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Golden Age of the Garden: A Miscellany

Ratings:
328 pages2 hours

Summary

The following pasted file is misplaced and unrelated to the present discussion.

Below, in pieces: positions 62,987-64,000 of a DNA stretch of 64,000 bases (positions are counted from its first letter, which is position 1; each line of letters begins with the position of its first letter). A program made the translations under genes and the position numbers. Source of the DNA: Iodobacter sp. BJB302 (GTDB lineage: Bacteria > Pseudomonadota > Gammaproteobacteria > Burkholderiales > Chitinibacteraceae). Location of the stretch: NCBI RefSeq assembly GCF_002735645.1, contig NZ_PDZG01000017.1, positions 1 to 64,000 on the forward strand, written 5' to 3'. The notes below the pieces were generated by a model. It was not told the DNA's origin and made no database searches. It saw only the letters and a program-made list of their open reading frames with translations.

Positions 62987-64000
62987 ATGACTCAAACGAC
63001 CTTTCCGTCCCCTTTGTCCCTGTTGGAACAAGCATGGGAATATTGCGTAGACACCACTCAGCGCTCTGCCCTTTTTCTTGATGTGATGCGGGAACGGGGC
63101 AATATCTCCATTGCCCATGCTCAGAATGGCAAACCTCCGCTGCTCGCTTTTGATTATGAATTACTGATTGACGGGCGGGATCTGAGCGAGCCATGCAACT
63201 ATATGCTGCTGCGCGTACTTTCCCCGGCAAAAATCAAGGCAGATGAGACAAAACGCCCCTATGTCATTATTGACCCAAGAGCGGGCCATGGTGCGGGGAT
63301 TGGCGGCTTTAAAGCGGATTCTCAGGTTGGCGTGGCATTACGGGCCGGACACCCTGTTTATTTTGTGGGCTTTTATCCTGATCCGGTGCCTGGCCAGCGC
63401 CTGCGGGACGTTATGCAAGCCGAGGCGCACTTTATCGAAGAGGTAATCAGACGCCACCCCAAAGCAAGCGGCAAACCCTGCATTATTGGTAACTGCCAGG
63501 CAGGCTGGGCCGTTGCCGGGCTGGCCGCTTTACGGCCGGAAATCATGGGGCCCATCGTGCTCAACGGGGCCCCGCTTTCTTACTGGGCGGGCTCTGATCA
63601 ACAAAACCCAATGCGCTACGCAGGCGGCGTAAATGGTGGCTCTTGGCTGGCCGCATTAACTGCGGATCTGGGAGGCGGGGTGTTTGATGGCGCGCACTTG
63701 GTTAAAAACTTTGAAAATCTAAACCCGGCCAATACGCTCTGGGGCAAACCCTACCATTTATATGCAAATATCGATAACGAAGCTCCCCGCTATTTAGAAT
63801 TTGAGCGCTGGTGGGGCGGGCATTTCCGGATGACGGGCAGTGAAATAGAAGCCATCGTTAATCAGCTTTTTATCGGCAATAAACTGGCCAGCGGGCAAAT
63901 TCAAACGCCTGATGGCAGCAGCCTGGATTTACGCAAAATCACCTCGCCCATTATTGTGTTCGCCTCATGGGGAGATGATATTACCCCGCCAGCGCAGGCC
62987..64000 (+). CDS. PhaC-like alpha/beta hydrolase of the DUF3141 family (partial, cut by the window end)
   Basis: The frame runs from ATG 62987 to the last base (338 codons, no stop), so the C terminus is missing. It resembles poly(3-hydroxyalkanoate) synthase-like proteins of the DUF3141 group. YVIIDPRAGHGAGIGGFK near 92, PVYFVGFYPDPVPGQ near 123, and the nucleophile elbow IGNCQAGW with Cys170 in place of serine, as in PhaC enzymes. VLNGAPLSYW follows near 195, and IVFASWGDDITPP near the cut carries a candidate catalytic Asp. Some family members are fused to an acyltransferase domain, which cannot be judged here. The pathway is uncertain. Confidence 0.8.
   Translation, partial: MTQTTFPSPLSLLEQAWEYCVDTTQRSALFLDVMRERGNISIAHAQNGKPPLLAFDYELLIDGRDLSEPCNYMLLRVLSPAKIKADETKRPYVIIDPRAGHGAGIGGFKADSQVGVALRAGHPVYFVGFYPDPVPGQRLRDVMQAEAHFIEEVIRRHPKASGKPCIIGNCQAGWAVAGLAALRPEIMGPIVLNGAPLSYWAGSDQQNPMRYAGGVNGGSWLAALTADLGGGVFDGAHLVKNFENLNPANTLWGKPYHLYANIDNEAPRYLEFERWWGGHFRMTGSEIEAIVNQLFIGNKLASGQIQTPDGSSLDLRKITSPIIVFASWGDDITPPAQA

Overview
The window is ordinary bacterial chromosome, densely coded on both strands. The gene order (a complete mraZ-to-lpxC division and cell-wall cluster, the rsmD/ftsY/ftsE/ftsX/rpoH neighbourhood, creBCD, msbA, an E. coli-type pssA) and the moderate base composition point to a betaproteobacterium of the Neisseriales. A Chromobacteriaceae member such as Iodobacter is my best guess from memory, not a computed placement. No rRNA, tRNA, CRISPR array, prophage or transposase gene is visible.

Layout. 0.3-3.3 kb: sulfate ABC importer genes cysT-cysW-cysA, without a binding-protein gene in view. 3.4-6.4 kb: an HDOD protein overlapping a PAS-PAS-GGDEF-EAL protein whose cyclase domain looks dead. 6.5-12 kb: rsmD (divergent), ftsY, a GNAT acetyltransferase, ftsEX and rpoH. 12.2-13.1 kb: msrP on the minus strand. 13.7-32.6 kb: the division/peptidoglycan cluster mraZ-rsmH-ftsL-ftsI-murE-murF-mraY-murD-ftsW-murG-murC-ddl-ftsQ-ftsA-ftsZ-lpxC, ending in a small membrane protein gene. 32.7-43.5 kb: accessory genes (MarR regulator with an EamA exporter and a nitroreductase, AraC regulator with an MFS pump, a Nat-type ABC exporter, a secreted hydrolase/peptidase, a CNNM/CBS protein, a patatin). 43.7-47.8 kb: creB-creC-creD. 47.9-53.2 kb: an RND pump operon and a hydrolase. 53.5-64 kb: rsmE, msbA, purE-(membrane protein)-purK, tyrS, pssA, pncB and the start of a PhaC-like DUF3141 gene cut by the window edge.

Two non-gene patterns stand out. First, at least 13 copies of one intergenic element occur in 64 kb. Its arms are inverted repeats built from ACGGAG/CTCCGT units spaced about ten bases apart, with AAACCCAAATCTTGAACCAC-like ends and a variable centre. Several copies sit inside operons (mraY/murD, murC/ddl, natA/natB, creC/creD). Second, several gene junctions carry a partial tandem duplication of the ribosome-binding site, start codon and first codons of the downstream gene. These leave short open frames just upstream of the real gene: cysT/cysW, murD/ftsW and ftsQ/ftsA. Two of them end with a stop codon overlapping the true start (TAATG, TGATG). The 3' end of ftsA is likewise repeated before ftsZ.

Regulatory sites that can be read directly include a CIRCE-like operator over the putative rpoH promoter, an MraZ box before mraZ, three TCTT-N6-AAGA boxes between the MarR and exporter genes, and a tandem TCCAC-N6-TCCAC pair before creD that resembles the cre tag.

The relationship between England and its gardens might be described as a love affair; gardening is one of their national passions, rooted in their history. The 18th century is often called the Golden Age of English gardening. As the fashion for formal pleasure grounds for the wealthy faded, pioneers including William Kent and Capability Brown created masterpieces of landscape design, ushering in a new era of picturesque vistas inspired by nature. From these creations spring the very idea of Englishness—rolling hills, beautiful curves, aesthetic surprises, and architectural delights. Charting the transformation in a love of the garden through the 18th and 19th centuries, The Golden Age of the Garden brings the voices of the past alive in newspaper reports, letters, diaries, books, essays, and travelogs, offering contemporary gardening advice; principles of garden design; reflections on nature, landscape, and plants; and a unique perspective on the origins of the fascination with gardens. Exploring the different styles, techniques, and innovations of the past, and the creation of many of the stunning gardens still visited today, this is a beautiful, evocative, and rewarding collection for all gardeners seeking insight, new ideas, surprises, and inspiration.

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